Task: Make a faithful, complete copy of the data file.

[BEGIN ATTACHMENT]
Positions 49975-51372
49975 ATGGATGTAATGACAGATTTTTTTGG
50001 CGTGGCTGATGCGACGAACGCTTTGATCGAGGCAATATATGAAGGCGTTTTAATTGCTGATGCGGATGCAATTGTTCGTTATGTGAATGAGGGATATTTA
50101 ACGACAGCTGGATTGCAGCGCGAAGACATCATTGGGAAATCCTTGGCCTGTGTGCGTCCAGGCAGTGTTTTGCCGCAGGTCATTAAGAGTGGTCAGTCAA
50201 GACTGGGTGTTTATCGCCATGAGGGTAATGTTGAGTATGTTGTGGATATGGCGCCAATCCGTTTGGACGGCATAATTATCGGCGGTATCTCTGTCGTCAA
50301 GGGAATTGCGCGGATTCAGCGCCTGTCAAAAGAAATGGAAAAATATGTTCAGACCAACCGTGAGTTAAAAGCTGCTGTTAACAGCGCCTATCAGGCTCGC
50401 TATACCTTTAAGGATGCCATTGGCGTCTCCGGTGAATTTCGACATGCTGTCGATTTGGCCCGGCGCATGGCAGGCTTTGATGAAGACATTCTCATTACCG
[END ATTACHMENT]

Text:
Positions 49975-51372
49975 ATGGATGTAATGACAGATTTTTTTGG
50001 CGTGGCTGATGCGACGAACGCTTTGATCGAGGCAATATATGAAGGCGTTTTAATTGCTGATGCGGATGCAATTGTTCGTTATGTGAATGAGGGATATTTA
50101 ACGACAGCTGGATTGCAGCGCGAAGACATCATTGGGAAATCCTTGGCCTGTGTGCGTCCAGGCAGTGTTTTGCCGCAGGTCATTAAGAGTGGTCAGTCAA
50201 GACTGGGTGTTTATCGCCATGAGGGTAATGTTGAGTATGTTGTGGATATGGCGCCAATCCGTTTGGACGGCATAATTATCGGCGGTATCTCTGTCGTCAA
50301 GGGAATTGCGCGGATTCAGCGCCTGTCAAAAGAAATGGAAAAATATGTTCAGACCAACCGTGAGTTAAAAGCTGCTGTTAACAGCGCCTATCAGGCTCGC
50401 TATACCTTTAAGGATGCCATTGGCGTCTCCGGTGAATTTCGACATGCTGTCGATTTGGCCCGGCGCATGGCAGGCTTTGATGAAGACATTCTCATTACCG